A long serving CEO of the Antigua and Barbuda Employers Federation said there would be serious consequences if the Government of Antigua and Barbuda continues to block the sale of the local assets and operations of Scotiabank to Republic Financial Holdings (RFH) of Trinidad and Tobago.
Labour Relations Consultant Henderson Bass was the latest to add his voice to the escalating issue, saying the country could lose a lot if the government does not relent.
“We can lose the bank and its services and the employees will be on the breadline,” Bass said yesterday on OBSERVER media’s Big Issues.
“People who are thinking of doing business in Antigua could also think twice. Those are the two things than can result.”
Scotiabank plans to sell its operations in nine Caribbean countries including Antigua and Barbuda to RFH for US $123 million.
However, Prime Minister Gaston Browne, who is also the Finance Minister, is refusing to grant a vesting order to facilitate the sale, and has further threatened to resort to the compulsory acquisition of Scotiabank local business if necessary.
Aside from Prime Minister Browne, the government of Guyana has also raised objections to the proposed sale.
Meanwhile, the Eastern Caribbean Central Bank (ECCB) has reported that the review of the application for the sale of some of Scotiabank’s Caribbean operations to Republic Bank is at an advanced stage and Republic is so far complying with all the ECCB’s requests for data relating to the transaction.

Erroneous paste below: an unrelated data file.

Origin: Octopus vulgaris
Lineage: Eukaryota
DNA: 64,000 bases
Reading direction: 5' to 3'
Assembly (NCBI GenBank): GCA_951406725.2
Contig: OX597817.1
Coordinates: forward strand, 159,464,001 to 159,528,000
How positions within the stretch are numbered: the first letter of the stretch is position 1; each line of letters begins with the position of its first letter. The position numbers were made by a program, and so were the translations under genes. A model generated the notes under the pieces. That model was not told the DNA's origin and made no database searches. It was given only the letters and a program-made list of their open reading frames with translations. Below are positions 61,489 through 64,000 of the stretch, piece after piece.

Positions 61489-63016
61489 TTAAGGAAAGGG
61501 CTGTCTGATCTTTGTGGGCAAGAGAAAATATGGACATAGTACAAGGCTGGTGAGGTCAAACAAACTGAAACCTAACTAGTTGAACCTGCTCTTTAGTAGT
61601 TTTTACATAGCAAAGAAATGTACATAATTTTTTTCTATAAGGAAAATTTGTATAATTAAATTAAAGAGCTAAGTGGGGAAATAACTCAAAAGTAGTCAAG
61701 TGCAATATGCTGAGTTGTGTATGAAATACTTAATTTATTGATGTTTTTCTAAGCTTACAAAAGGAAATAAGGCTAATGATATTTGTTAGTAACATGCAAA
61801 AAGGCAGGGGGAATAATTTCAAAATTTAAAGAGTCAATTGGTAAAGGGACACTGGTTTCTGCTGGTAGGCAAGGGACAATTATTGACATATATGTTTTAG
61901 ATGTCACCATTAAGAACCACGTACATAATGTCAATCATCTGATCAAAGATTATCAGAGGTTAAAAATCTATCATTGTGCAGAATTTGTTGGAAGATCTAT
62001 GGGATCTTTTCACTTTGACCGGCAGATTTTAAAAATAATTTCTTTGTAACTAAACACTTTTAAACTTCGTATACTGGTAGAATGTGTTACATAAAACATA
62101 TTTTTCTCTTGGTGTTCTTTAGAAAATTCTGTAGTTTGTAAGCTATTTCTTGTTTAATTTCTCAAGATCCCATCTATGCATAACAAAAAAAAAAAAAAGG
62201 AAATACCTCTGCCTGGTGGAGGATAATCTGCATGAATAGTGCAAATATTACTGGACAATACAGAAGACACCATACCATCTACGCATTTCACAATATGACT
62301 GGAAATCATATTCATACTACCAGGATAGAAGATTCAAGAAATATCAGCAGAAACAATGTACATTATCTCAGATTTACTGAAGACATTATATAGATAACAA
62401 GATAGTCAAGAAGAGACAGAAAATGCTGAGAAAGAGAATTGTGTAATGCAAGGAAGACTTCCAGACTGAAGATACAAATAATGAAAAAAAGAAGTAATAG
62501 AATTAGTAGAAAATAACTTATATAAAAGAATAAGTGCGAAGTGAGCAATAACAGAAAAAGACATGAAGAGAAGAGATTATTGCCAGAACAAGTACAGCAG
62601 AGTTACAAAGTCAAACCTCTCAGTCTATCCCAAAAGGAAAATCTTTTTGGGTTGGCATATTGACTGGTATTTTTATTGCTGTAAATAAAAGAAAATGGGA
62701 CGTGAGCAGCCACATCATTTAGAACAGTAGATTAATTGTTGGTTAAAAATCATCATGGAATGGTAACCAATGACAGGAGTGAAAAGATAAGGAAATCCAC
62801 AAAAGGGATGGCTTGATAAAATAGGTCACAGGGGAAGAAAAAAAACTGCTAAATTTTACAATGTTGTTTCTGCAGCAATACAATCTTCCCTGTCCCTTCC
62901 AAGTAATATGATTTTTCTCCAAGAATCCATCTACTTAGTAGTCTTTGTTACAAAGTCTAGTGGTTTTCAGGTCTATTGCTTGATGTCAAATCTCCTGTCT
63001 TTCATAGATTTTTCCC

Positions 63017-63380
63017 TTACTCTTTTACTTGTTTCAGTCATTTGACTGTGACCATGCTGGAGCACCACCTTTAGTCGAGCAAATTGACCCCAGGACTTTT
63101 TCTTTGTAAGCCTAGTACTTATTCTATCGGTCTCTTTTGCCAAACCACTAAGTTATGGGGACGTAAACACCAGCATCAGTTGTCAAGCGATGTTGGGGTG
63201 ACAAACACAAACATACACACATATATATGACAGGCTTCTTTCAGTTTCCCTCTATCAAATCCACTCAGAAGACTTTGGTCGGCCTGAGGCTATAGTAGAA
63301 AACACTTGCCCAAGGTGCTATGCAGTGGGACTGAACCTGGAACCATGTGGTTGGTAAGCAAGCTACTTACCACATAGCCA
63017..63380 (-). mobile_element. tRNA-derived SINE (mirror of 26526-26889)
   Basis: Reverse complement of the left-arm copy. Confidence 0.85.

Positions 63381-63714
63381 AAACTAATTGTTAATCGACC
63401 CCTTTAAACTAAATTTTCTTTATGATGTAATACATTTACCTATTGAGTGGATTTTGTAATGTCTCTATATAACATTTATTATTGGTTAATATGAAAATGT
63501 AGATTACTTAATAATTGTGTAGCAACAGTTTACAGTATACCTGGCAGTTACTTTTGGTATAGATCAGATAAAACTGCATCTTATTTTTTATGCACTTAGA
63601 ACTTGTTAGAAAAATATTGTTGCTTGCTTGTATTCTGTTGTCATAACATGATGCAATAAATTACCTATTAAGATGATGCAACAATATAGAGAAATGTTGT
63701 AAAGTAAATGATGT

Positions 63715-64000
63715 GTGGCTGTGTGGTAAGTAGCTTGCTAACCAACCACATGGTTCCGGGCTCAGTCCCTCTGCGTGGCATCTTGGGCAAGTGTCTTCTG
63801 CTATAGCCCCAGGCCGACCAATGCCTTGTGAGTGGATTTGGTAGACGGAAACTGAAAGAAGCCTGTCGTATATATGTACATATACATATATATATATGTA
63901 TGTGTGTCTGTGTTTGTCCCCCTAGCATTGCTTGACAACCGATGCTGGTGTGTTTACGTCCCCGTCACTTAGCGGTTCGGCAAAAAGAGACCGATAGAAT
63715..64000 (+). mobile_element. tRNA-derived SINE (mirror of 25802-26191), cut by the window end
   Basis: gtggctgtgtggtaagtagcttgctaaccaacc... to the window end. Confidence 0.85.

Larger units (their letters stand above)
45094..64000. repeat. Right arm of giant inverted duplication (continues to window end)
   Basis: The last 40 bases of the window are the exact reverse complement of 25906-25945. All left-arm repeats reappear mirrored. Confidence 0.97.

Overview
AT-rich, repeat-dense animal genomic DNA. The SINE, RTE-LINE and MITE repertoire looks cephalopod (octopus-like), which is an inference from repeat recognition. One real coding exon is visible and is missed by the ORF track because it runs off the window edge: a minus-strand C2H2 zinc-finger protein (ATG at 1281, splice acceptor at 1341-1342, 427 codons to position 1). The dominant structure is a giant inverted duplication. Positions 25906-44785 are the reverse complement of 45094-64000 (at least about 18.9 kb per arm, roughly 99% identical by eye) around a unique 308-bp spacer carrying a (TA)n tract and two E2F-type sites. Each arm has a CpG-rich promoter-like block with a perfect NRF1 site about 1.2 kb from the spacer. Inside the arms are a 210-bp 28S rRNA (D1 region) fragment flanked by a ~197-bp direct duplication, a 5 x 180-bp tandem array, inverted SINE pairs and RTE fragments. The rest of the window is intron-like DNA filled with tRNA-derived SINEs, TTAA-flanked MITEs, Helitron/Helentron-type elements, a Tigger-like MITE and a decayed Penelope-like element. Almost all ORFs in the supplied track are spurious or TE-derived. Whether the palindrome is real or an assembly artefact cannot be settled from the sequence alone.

Republic Financial Holdings is seeking regulatory approval from the ECCB to acquire Scotia’s operations and businesses in the Eastern Caribbean.
At a recent ECCU Monetary Council meeting, ECCB Governor Timothy Antoine told WINN FM in St. Kitts and Nevis that the Central Bank is now fully engaged in the review of the application made by Republic Bank to acquire Scotiabank’s operations in the sub-region.
“We’ve asked for significant data and information from Republic. We’ve gotten everything we’ve asked for at this point in time. We obviously reserve the right to ask for more as we go, but based on what we’ve asked for we now have a full data in front of us and we are examining that.
“As we indicated before, the application process also includes us engaging our peer regulators; that is to say, for example, the Central Bank of Trinidad and Tobago, the Bank of Guyana and others; we started to do that. In fact, only last week [we] met the regulators met in Aruba … and so we are proceeding,” he said.
According WINN FM, Antoine was unable to give an anticipated completion date for the review, but pointed out that as regulators, they are operating within a legal timeframe.